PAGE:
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Life Insurance Surprise

| Feb 20, 2012 | Estate Planning |

For most of us, a surprise is a good thing. For an estate planning/elder law lawyer, they are dreaded. Most people think (properly) of life insurance as a safety net for their family. Young families have gotten the message and usually protect their children by buying low-cost coverage to be sure their children are protected in a tragedy. To be sure they set it up correctly, they follow their agent’s instructions to name their spouse as their “primary” beneficiary and their children as their “contingent” or “alternate” beneficiaries, and then leave it there. Here is the unwelcome surprise: if something terrible happened to both parents, that money would be largely “stuck” until the child turns 18, at which time they get it all without restriction? Do you think that is a good plan?
Surprisingly, most insurance agents do not raise this important issue – largely because they are not taught it by their companies. Whenever I speak to agents, I’m sure to educate them about it. In one case I handled, the couple had divorced and the wife had primary custody of the 13 year old daughter. The wife died suddenly. She had a substantial insurance policy naming her daughter because she wanted to be certain her irresponsible ex husband did not get the money. Well, as surviving parent, he recovered custody and authority over her funds, which were paid into the registry of the court. When the daughter reached age 18, she got all of the remaining money without restriction. The result was the shocking opposite of what her mother had wanted.
So, the question is: how to provide for your children with life insurance, without creating unnecessary restrictions or risks? The answer is fairly simple, but takes a bit of planning. The parent(s) should create a Will or Revocable Living Trust which will contain a trust for their children within it. You name a trustee, usually a dependable friend or family member, to manage the money and make the decisions for your children. A good example would be that the Trustee could authorize and pay for college tuition, but could prevent the child from spending on unnecessary luxuries. Of crucial importance is that the funds are immune from the child’s creditors, if it is properly set up. That way, even bad choices by a young person will not result in losing their trust funds. Another wonderful feature is that the parents can impose any restrictions they feel are prudent, such as limiting expenditures to only health and education. Crucially important is the opportunity such trusts give parents to regulate when the principal gets distributed. For example, you may feel your children will be sufficiently mature to manage their own money without the help of the Trustee by the time they finish college and are ready to launch, around age 25. Or you may want to “stage” the payouts over a longer period of time. The key is that you control the terms of the trust. So, say you’ve got a $500,000 insurance policy and two young children, which plan do you prefer: all the money to the court until age 18, and then full distribution to your teenagers; or something far more thoughtful, designed to address the unique needs of your children, with people in charge you choose?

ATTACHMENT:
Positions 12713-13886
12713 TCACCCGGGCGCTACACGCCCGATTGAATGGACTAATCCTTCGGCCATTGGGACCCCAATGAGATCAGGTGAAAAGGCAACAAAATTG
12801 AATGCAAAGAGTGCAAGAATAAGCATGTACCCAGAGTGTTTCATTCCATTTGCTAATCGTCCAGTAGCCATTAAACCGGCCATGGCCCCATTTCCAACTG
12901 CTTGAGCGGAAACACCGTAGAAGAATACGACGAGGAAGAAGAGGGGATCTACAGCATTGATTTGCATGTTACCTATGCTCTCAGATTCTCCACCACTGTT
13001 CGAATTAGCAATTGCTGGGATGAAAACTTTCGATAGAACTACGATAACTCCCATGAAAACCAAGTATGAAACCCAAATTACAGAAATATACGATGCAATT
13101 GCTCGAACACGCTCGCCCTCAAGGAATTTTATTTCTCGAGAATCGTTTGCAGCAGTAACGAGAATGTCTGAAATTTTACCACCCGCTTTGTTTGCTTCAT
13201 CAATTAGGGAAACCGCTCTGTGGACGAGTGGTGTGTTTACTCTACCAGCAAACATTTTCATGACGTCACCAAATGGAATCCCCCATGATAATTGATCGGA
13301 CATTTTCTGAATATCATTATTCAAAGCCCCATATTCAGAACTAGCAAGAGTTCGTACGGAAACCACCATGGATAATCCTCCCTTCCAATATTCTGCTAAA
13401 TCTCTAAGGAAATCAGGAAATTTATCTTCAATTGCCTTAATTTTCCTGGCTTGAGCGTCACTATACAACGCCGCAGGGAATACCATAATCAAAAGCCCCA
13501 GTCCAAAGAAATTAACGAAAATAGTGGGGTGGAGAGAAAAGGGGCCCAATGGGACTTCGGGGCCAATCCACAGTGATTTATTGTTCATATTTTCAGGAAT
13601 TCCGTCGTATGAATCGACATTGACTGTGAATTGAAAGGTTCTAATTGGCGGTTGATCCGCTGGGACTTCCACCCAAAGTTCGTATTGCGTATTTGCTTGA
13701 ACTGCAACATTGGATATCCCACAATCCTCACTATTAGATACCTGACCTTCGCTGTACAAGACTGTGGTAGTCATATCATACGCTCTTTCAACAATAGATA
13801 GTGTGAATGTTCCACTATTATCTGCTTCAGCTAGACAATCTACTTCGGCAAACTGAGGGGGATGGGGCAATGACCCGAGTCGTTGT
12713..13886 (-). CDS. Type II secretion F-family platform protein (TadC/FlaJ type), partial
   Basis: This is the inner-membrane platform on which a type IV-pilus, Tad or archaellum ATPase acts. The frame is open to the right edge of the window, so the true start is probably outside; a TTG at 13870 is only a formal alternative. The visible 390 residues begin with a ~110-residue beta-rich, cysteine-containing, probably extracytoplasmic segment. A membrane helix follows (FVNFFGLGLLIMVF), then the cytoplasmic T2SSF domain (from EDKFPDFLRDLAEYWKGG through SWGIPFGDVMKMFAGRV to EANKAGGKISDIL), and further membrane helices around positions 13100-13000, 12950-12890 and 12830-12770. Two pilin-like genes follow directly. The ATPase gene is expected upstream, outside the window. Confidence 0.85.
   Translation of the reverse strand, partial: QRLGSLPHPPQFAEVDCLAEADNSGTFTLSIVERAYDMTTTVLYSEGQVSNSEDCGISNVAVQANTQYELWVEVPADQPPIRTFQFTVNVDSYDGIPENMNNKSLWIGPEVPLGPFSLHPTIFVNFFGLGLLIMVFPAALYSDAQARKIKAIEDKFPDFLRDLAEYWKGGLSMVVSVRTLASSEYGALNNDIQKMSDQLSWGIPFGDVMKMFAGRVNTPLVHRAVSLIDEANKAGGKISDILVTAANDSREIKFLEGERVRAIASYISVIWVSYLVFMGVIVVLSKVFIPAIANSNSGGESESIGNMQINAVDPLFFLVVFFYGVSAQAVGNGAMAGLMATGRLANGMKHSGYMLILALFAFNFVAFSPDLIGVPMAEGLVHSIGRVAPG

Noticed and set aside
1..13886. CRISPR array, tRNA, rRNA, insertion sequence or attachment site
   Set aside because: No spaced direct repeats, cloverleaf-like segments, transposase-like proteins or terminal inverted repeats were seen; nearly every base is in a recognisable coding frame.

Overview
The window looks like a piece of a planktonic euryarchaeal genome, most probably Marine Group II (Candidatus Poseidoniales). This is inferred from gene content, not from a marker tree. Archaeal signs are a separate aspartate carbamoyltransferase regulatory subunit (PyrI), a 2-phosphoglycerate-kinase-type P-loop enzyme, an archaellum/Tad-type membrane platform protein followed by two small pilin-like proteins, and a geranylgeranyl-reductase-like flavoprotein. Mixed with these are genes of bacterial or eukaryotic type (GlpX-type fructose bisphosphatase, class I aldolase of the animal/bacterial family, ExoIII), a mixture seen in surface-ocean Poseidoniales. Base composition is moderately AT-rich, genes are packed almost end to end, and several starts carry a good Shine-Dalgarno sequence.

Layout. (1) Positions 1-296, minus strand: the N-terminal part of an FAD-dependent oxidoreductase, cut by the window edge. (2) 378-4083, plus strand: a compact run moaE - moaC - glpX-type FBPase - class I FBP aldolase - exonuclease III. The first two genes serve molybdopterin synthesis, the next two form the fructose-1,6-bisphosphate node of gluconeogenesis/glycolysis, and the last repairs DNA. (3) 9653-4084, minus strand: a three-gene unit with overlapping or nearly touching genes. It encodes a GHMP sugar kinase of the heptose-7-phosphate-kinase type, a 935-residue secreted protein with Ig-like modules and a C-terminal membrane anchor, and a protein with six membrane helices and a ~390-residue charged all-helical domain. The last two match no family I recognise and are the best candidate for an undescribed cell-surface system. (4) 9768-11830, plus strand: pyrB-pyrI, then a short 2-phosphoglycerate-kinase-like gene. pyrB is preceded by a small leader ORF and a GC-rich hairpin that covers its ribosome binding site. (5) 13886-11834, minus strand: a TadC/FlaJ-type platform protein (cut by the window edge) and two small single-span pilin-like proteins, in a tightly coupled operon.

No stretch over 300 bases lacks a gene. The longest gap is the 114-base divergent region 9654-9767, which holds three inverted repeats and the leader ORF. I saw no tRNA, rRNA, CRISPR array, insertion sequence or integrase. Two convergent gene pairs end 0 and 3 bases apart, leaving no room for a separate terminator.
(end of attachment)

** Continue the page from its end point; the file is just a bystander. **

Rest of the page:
My point is – you’ve probably done a good job in providing for your children through your savings, retirement accounts, and life insurance. But if you have not created a Trust, normally within a Will or Revocable Living Trust, to receive, manage and distribute that money for their best interests, then your job is unfinished. Once we create the documents, then we will instruct you how to modify your beneficiary designations to be sure all the money pours into the trust. That’s the final, necessary step. Then, I guarantee, you will rest easier, knowing you have set up a plan that will provide for your children (or grandchildren for that matter) for the long term, no matter what happens.